--The West experienced an increase of 3.2 percent in real median household income between 2011 and 2012, while the changes for the remaining regions were not statistically significant. In 2012, households with the highest median incomes were in the West and the Northeast (with medians that were not statistically different from each other), followed by the Midwest and the South. (See Table A.)


--In 2012, households maintained by a naturalized citizen or a native-born citizen had higher median incomes than households maintained by a noncitizen. The real median incomes of households maintained by a native- or foreign-born person, regardless of citizenship status, in 2012 were not statistically different from their respective 2011 medians. (See Table A.)


--The changes in the real median earnings of men and women who worked full time, year- round between 2011 and 2012 were not statistically significant. In 2012, the median earnings of women who worked full time, year-round ($37,791) was 77 percent of that for men working full time, year-round ($49,398) ─ not statistically different from the 2011 ratio. The female-to-male earnings ratio has not experienced a statistically significant annual increase since 2007.

--The number of men working full time, year-round with earnings increased by 1.0 million between 2011 and 2012; the change for women was not statistically significant.

Income Inequality

--The Gini index was 0.477 in 2012, not statistically different from 2011. Since 1993, the earliest year available for comparable measures of income inequality, the Gini index has increased 5.2 percent. (The Gini index is a measure of household income inequality across the nation, with zero representing total income equality and one equivalent to total inequality.)

--Changes in income inequality between 2011 and 2012 were not statistically significant as measured by the shares of aggregate household income that each quintile received.


--In 2012, the family poverty rate and the number of families in poverty were 11.8 percent and 9.5 million. Neither level was statistically different from the 2011 estimates.

--In 2012, 6.3 percent of married-couple families, 30.9 percent of families with a female householder and 16.4 percent of families with a male householder lived in poverty. Neither the poverty rates nor the estimates of the number of families in poverty for these three family types showed any statistically significant change between 2011 and 2012.


--As defined by the Office of Management and Budget and updated for inflation using the consumer price index, the weighted average poverty threshold for a family of four in 2012 was $23,492.

(See for the complete set of dollar value thresholds that vary by family size and composition.)


--In 2012, 13.6 percent of males and 16.3 percent of females were in poverty. Neither poverty rate showed a statistically significant change from its 2011 estimate.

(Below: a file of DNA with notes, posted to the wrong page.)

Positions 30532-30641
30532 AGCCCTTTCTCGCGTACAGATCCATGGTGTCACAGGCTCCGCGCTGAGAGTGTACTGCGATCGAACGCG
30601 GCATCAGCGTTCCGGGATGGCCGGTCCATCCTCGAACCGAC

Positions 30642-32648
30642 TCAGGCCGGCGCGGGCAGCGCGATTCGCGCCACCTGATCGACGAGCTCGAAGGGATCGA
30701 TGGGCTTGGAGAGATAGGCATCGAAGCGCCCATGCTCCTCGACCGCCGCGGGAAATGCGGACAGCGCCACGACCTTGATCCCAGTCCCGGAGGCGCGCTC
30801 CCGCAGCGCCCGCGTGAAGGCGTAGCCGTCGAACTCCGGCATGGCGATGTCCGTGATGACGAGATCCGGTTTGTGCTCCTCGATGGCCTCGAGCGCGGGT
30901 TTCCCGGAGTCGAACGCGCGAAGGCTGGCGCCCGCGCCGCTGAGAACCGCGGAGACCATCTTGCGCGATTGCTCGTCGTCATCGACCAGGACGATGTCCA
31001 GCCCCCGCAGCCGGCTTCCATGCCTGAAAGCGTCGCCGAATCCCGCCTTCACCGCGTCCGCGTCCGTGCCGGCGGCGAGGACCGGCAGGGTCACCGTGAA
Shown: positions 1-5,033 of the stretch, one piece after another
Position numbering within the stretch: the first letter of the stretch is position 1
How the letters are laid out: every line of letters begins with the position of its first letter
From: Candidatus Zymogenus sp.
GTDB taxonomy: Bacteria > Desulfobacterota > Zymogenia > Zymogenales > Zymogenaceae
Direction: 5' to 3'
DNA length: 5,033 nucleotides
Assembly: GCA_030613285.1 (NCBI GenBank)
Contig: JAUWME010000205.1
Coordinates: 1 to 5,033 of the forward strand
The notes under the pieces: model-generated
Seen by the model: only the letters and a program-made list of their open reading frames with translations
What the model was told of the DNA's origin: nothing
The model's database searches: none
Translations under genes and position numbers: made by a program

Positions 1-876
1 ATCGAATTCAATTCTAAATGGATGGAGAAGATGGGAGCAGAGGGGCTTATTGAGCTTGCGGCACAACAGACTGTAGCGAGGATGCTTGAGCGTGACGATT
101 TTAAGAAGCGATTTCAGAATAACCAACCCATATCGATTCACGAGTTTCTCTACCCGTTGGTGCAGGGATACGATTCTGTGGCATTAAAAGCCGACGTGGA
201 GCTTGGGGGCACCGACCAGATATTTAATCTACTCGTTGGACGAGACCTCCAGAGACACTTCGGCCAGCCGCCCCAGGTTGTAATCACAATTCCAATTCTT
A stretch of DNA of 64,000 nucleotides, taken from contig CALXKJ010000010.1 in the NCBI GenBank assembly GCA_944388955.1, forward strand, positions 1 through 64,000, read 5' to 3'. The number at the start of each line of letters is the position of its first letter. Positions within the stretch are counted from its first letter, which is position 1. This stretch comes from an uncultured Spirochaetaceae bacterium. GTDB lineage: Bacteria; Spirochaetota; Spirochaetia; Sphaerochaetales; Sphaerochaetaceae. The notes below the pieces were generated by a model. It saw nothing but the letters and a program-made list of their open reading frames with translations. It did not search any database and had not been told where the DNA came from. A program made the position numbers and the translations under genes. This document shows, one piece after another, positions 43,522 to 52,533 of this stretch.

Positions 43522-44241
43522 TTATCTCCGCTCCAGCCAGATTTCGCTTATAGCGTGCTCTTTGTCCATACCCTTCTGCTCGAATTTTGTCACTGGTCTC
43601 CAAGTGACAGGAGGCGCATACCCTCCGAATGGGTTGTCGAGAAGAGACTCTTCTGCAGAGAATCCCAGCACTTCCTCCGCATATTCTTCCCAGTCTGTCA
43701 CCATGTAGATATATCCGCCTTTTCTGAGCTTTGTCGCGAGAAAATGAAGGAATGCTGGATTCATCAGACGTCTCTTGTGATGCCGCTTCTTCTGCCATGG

Race and Hispanic Origin

(Race data refer to people reporting a single race only; Hispanics can be of any race)

--The poverty rate for non-Hispanic whites was lower in 2012 than it was for other racial groups. Table B details 2012 poverty rates and numbers in poverty, as well as changes since 2011 in these measures, for race groups and Hispanics. None of these groups experienced a statistically significant change in their poverty rate between 2011 and 2012.


--In 2012, 13.7 percent of people 18 to 64 (26.5 million) were in poverty compared with 9.1 percent of people 65 and older (3.9 million) and 21.8 percent of children under 18 (16.1 million).

--No age group experienced a statistically significant change in the number or rates of people in poverty between 2011 and 2012, with one exception: the number of people 65 and older in poverty rose between 2011 and 2012.


--The 2012 poverty rate was not statistically different from 2011 for either the native-born, naturalized citizens, noncitizens, or the foreign-born in general. Table B details 2012 poverty rates and the numbers in poverty, as well as changes since 2011 in these measures, by nativity.


--The West was the only region to show a statistically significant change in its poverty rate, which declined from 15.8 percent in 2011 to 15.1 percent in 2012. The South was the only region in which the number in poverty changed, rising from 18.4 million in 2011 to 19.1 million in 2012. (See Table B.)

Shared Households

Shared households are defined as households that include at least one “additional” adult: a person 18 or older who is not enrolled in school and is not the householder, spouse or cohabiting partner of the householder.

--In spring 2007, prior to the recession, there were 19.7 million shared households. By spring 2013, the number had increased to 23.2 million and their percentage of all households rose by 1.9 percentage points from 17.0 percent to 19.0 percent. Between 2012 and 2013, the number and percentage of shared households increased.

--In spring 2013, 10.1 million young adults age 25-34 (24.1 percent) were additional adults in someone else’s household. Neither of these were statistically different from 2012.

--It is difficult to precisely assess the impact of household sharing on overall poverty rates. Young adults age 25-34, living with their parents, had an official poverty rate of 9.7 percent, but if their poverty status were determined using only their own income, 43.3 percent had an income below the poverty threshold for a single person under age 65.

Health Insurance Coverage

--The number of people with health insurance increased to 263.2 million in 2012 from 260.2 million in 2011, as did the percentage of people with health insurance (84.6 percent in 2012, 84.3 percent in 2011).

--The percentage of people covered by private health insurance in 2012 was not statistically different from 2011, at 63.9 percent. This was the second consecutive year that the percentage of people covered by private health insurance coverage was not statistically different from the previous year’s estimate. The percentage covered by employment-based health insurance in 2012 was not statistically different from 2011, at 54.9 percent.